Linksys Wireless Ethernet Bridge
February 24, 2003
UPDATED: The Linksys WET11 Wireless Ethernet Bridge is a quick and easy way to join any Ethernet-enabled device -- especially a video game console -- to a WLAN.
If you want to connect a device to a wireless network with a minimum of effort, a wireless Ethernet bridge like the Linksys Instant Wireless Ethernet Bridge WET11 is probably the quickest and easiest way to do it.
The little, blue WET11 can be deployed in a variety of ways, to provide essentially any device with an Ethernet port the ability to connect to a wireless network. This might include a network printer, Network Attached Storage (NAS) device, video game console, or even a desktop or notebook PC or Macintosh. You can, of course, get a computer on a wireless network using a PCI, PC Card, or USB network interface card (NIC), but since the WET11 doesn't require any drivers and is completely operating system independent while running, it offers a quicker and easier way of connecting than by installing a conventional wireless LAN NIC.
There may even be times when it's not possible to install a NIC in a PC. I was reminded of this when a recent guest wanted to tap into my network with their company-issued notebook, but I couldn't install a WLAN NIC since the Windows 2000-based machine had been administratively locked, preventing the installation of applications or drivers. The WET11 would have been perfect for this scenario (if I'd had it at the time).
The WET11 doesn't have to connect just a single device though. You can also use the WET11 to provide wireless access to a remote wired network-- for example, if you wanted to share the Internet connection present on one network with clients on another. In this type of scenario, the WET11 can support 50 clients behind it, according to Linksys.
The WET11 has a very compact size; it weighs less than half a pound and actually has a smaller footprint than the CD (sans case) that comes with it. The unit uses a removable and swivel dipole antenna, and the unit provides a toggle switch for the LAN port so you needn't hunt for a crossover cable when connecting the device to something other than a hub or a switch.The bridge operates in either ad hoc (peer-to-peer) or Infrastructure mode (peer-to-access point) and is a 802.11b-based 2.4 GHz, 11Mbps device. It interoperates well with a 22Mbps 802.11+ wireless access point or router (which is how I set it up), provided it's configured with the same SSID. The only possible hitch is that equipment with 256-bit WEP has to be dummied down to the standard 128-bit WEP encryption.
Unfortunately, the WET11 can't function as an access point. In other words, it can provide wired clients with access to a wireless network, but it can't provide other wireless clients with access to a wired network in the way an access point is designed to do.
One of the products intended distinguishing features is ease of configuration. Linksys provides a setup wizard that runs directly off the CD as a stand-alone Windows-based application -- so to configure the unit, you need a Windows PC with an Ethernet card in it. The wizard lets you define the basic settings of the wireless device, like wireless mode, IP address information, SSID, and WEP encryption. Once the device is configured, an administration console for it can be accessed via a browser.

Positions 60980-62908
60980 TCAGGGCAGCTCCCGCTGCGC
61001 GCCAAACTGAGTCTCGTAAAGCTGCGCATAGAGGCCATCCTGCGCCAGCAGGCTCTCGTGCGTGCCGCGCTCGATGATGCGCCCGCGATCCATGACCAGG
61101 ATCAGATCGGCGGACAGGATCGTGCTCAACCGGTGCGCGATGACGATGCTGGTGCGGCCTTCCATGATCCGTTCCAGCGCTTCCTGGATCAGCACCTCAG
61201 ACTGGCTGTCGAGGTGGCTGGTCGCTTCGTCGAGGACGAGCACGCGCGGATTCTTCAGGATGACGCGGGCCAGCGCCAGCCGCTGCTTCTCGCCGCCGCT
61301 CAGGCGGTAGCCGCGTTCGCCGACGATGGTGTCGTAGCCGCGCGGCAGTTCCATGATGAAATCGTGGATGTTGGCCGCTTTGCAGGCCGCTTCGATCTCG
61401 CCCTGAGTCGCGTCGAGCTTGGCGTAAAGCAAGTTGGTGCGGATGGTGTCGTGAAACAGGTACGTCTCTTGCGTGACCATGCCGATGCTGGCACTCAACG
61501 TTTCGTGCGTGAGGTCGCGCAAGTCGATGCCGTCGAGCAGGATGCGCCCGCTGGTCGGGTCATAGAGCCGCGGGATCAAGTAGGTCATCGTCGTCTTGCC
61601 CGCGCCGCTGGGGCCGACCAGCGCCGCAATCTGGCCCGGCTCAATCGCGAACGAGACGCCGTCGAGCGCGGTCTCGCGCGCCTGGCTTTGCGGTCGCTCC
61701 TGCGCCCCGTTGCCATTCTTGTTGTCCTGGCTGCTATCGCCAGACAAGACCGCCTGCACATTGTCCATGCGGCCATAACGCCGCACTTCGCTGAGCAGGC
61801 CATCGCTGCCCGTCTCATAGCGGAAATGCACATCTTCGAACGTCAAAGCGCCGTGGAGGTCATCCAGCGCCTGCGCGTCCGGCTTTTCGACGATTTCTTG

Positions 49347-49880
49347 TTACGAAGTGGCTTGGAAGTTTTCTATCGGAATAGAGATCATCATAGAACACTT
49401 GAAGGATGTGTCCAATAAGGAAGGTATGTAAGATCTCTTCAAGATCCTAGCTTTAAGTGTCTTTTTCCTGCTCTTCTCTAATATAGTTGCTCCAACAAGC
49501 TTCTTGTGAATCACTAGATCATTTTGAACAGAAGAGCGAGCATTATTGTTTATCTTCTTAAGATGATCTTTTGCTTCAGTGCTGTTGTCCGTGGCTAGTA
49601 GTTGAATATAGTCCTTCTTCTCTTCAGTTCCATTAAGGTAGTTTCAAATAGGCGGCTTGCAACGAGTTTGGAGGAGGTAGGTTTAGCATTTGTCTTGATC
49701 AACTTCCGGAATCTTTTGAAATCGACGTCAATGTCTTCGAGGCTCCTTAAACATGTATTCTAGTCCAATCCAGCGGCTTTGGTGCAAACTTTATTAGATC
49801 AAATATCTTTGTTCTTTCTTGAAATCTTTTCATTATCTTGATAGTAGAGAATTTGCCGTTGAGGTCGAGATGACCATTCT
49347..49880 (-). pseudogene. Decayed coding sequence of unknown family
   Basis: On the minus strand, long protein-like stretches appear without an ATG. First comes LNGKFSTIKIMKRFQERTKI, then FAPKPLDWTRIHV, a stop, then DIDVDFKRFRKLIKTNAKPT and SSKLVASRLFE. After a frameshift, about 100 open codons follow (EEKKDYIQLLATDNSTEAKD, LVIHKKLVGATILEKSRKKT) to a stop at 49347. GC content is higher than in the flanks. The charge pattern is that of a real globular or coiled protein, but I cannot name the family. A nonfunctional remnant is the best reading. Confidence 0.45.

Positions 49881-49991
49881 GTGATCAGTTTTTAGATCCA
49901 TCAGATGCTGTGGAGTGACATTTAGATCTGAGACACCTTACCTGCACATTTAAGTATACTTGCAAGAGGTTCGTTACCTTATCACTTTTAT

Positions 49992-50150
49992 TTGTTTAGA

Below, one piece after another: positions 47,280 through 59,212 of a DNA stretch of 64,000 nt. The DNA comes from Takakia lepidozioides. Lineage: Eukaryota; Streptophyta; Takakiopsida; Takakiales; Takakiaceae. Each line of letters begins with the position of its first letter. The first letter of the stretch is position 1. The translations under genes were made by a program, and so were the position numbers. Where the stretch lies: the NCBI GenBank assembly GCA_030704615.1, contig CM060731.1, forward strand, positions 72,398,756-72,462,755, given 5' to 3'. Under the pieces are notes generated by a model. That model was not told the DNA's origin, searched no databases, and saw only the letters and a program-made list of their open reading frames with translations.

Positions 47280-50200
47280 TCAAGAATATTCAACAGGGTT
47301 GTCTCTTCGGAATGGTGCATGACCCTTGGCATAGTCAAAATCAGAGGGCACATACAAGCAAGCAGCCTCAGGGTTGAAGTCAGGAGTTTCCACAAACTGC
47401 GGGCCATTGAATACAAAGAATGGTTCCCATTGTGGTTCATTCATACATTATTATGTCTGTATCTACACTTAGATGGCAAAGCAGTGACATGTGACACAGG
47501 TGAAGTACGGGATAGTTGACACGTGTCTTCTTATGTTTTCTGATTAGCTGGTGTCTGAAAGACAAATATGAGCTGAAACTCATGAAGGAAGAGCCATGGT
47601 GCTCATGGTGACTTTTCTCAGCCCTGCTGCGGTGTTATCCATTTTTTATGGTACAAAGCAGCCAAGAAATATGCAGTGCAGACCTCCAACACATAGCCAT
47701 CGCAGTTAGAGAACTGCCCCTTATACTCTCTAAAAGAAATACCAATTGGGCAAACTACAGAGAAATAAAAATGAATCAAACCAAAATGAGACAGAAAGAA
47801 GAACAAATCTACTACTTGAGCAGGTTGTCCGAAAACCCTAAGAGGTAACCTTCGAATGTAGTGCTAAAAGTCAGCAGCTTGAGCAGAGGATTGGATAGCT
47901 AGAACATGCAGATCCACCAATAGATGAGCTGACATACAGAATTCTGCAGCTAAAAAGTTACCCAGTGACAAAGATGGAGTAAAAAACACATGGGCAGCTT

Here's one annoyance -- after configuring (or reconfiguring) the WET11, you must power cycle the unit for the changes to take effect. However, no button is provided to do so. You have to disconnect the power by unplugging it and waiting a few seconds. Chances are that you'll configure the WET11 only once, and move it from device to device without ever needing to modify the settings.
I'm not a gambling man, but if I were, I'd guess that a lot of WET11s and devices like it will be used to connect video game consoles to home wireless networks for online gaming, so that's the first thing I tried.
I configured the WET11 using my PC and connected it to the online adapter of a Sony PlayStation2. The game console recognized the network connection without a hitch, and it worked like a champ. Same thing with a Microsoft Xbox running Xbox Live -- one on multiple Xboxes will let you play games head-to-head with friends sans wires (now if only they had wireless controllers...). Linksys provides instructions on setting up the WET11 with each console on its site.
To test performance, I moved the WET11 to a PC and had it communicate with a D-Link DI-614+ access point in Infrastructure mode. The WET11 yielded solid throughput numbers in slightly in excess of 5Mbps all the way to 100 feet from the AP. Response time and streaming performance figures were also strong and on a par with other 2.4GHz devices I've tested, and there was no significant degradation in performance with 128-bit WEP encryption enabled.
What can I say? If you have an Ethernet-enabled device you want to make part of a WLAN, the WET11 probably represents the quickest and easiest way to get it done, and at $115, the price can't be beat.